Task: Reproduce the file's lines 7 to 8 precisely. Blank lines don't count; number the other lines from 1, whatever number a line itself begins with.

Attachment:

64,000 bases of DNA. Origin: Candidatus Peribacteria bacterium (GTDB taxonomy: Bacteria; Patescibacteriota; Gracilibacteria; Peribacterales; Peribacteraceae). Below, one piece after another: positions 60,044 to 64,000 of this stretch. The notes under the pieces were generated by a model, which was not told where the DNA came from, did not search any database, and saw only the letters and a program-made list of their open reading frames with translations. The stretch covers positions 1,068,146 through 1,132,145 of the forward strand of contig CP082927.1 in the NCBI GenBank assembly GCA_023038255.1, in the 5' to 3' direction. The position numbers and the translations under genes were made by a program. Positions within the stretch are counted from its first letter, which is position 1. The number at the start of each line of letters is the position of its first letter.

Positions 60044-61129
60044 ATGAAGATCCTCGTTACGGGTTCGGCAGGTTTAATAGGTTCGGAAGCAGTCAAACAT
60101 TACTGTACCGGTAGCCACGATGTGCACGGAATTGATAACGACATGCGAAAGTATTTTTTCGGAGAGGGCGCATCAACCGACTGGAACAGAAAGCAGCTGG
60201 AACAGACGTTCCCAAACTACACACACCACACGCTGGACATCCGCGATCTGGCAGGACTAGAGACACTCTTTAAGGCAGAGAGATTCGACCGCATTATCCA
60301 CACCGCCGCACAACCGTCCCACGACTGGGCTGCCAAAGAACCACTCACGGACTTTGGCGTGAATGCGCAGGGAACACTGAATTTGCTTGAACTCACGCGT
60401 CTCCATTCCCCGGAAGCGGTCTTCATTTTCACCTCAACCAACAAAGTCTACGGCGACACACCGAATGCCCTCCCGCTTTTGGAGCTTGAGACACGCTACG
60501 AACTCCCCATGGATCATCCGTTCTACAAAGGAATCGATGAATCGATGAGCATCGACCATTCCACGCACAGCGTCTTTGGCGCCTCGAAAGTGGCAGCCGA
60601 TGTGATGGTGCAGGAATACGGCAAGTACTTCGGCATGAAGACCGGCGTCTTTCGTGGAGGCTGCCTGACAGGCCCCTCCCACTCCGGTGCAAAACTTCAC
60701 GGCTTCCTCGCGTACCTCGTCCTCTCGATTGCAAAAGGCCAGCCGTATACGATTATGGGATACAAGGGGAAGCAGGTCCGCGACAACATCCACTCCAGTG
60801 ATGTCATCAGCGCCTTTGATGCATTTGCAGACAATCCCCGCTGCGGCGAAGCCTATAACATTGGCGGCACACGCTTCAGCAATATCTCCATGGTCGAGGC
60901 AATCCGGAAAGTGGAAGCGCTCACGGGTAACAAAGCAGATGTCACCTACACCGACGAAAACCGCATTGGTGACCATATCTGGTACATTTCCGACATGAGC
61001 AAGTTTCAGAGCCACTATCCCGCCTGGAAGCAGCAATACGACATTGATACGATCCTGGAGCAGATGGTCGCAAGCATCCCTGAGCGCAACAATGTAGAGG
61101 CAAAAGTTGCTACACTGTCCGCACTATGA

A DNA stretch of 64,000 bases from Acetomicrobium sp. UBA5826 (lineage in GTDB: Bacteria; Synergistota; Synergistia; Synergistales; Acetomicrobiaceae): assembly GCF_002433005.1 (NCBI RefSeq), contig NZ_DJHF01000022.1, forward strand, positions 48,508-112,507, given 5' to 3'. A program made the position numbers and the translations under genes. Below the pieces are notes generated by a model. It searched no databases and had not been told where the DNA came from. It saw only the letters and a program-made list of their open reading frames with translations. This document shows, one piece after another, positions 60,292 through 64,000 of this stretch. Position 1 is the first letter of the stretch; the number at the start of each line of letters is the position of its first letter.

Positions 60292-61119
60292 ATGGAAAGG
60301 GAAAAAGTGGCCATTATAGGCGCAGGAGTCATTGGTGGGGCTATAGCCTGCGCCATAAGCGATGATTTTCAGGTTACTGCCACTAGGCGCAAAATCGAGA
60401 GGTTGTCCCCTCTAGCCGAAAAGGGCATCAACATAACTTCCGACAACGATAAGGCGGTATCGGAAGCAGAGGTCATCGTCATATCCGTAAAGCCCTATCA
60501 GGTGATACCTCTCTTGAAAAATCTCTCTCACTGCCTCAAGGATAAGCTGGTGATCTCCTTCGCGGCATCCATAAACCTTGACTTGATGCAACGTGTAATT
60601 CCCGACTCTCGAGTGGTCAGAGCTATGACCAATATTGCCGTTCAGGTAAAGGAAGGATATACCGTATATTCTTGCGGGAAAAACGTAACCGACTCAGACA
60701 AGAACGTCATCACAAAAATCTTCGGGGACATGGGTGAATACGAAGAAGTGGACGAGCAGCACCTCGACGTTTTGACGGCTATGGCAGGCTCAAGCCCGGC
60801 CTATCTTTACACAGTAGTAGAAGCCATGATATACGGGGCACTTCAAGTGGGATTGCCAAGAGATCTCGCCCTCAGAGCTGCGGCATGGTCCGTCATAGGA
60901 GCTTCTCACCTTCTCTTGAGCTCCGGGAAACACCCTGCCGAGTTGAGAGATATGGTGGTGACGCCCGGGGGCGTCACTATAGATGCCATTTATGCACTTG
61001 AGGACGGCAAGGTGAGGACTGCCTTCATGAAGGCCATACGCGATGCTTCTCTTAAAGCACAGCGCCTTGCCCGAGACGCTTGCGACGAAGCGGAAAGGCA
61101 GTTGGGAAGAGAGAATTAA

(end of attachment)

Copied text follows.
60401 CTCCATTCCCCGGAAGCGGTCTTCATTTTCACCTCAACCAACAAAGTCTACGGCGACACACCGAATGCCCTCCCGCTTTTGGAGCTTGAGACACGCTACG
60501 AACTCCCCATGGATCATCCGTTCTACAAAGGAATCGATGAATCGATGAGCATCGACCATTCCACGCACAGCGTCTTTGGCGCCTCGAAAGTGGCAGCCGA